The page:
Why i loved living and studying in krakow – small world this is washington university benefits

Studying abroad in krakow was one of the most transformative experiences of my early twenties. Universities usa it made me fall in love with living abroad, eastern europe and most importantly poland itself. I had strong personal ties to poland, since my paternal grandparents were from villages right outside of krakow and immigrated to the US shortly after WWII. I didn’t know a lot about poland or polish culture in general, so I decided to explore this part of my heritage. Why study abroad in krakow?

Krakow is an ideal destination if you’re interested in being in a mid-sized city that has beautiful historical architecture, and lively nightlife. It’s an excellent choice if you want to study in europe, but want to go somewhere a bit more off the beaten path than western countries like france, spain or italy. Studying abroad with a program like API gave me a great amount of support through having a residential advisor onsite and did an excellent job of providing plenty of cultural activities in the form of international and domestic weekend trips and local theater, film and soccer games.

I lived in an apartment next to kazimierz (the historic jewish quarter), that was around ten minutes on foot from the main square. I was fortunate because API found affordable and safe housing, and I did not have to worry about finding accommodations before I left. Multiple grocery stores, malls, restaurants, cafes and my school were all within walking distance and it was convenient not having to worry about relying on public transportation to get everywhere. The best part was the main train station was a short walk, where I could easily take a train to other cities in poland and nearby international destinations.

The beauty of the main square made me feel like I was living in a fairytale everyday and I’m not even talking about the actual castle located a few blocks away. The trumpeter filling the air with the age-old tradition of marking the hour with a short melody high in the rafters of st. Mary’s basilica; the sparkling lights and delicious aromas from the lavish (albeit touristy) restaurants that hugged the perimeter of the square, and the cloth hall glowing at night in the center of it all made me pinch myself daily. Going to class, I would take a shortcut through the square and I was always enchanted by the view, especially when everything was shrouded in early morning mist.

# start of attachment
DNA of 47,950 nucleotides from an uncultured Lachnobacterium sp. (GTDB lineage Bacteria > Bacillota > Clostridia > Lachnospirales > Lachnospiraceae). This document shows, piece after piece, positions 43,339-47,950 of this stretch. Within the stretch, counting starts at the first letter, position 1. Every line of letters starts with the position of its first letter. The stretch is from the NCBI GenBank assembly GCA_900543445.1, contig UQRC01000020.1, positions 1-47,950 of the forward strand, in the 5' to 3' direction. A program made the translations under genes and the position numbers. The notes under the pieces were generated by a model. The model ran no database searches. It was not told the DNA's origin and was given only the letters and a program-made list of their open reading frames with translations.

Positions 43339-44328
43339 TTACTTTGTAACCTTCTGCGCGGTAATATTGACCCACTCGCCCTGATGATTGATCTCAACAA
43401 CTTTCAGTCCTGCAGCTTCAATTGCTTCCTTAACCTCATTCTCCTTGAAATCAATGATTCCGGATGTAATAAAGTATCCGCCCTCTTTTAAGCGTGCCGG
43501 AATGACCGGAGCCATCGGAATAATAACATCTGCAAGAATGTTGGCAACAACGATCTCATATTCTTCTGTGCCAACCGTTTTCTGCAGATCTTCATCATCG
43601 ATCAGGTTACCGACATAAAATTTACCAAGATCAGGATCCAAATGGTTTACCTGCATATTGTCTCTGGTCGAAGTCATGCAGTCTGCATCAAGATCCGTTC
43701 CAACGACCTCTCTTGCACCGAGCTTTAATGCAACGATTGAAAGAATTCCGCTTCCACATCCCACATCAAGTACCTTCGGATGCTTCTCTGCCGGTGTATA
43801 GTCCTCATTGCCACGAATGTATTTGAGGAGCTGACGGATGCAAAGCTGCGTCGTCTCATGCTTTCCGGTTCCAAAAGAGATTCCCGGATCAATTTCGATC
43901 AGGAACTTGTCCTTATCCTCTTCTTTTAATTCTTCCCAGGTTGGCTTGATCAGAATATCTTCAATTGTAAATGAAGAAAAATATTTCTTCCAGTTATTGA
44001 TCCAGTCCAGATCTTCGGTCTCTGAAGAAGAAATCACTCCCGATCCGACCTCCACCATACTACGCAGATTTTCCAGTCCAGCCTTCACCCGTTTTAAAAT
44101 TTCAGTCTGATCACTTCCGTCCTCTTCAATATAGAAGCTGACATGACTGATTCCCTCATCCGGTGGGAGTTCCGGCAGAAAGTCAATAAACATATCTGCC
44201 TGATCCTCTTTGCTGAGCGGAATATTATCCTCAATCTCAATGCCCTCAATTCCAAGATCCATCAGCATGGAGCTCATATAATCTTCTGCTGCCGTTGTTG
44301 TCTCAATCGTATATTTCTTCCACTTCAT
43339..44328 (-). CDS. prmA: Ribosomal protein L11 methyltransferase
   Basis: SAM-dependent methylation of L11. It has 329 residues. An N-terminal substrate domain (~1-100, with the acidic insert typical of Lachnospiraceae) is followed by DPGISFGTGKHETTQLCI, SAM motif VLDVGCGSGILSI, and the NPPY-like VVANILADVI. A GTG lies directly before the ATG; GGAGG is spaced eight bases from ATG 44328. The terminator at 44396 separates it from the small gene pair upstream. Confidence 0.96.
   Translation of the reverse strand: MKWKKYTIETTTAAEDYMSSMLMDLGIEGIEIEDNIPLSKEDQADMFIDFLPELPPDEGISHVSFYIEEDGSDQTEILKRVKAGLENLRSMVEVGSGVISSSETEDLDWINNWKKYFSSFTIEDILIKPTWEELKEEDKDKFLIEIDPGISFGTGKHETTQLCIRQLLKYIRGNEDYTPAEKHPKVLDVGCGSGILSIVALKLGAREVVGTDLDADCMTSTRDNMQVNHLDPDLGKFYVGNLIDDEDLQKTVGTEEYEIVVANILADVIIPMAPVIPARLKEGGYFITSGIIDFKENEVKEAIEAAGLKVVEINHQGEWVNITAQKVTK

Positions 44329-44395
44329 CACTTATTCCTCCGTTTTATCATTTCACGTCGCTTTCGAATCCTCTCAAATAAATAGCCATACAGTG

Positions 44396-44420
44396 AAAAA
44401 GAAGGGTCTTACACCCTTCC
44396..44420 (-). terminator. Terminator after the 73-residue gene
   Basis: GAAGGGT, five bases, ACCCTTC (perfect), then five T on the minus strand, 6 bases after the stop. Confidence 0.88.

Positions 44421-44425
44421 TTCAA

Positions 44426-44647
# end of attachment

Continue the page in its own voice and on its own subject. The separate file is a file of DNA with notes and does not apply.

This statue was our central meeting place for my study abroad group and so it rightfully gets its own individual recognition. It is a modern art piece that represents the universal notion that “love is blind” and was the subject of controversy because some individuals thought it didn’t fit within the historical ambiance of the square. Nonetheless, it was a distinct and central landmark and small enough so that you wouldn’t be circling the area when trying to meet up with someone. Whenever I go back to krakow and I need to arrange a meet-up spot, I still just say “wanna meet at the head?” it works like a charm every time. Milk bars

These inexpensive eateries were my lifeline as a student, as well as the odd kebab and zapiekanka (open-faced sandwich). They are set-up cafeteria style, and you order your food from an overwhelming large menu of classic polish dishes. Milk bars are relics from poland’s communist past and many dishes have dairy ingredients (hence the name). On my way back from class, I would often stop in for a quick meal and join the other students and workers as they consumed trays of steaming hot cabbage rolls, dumplings and beet soup.

In krakow, I spent a lot of time in cafes, sipping hot chocolate as the weather began to cool down. My favorite was cafe botanica on bracka street for a hearty ham and cheese panini or a cup of hot chocolate. Cafes are embraced in krakow and it’s perfectly acceptable to just sit for hours with friends over drinks. It was one of the cultural differences that I had trouble with adapting at first, but now it’s one of the things I miss the most.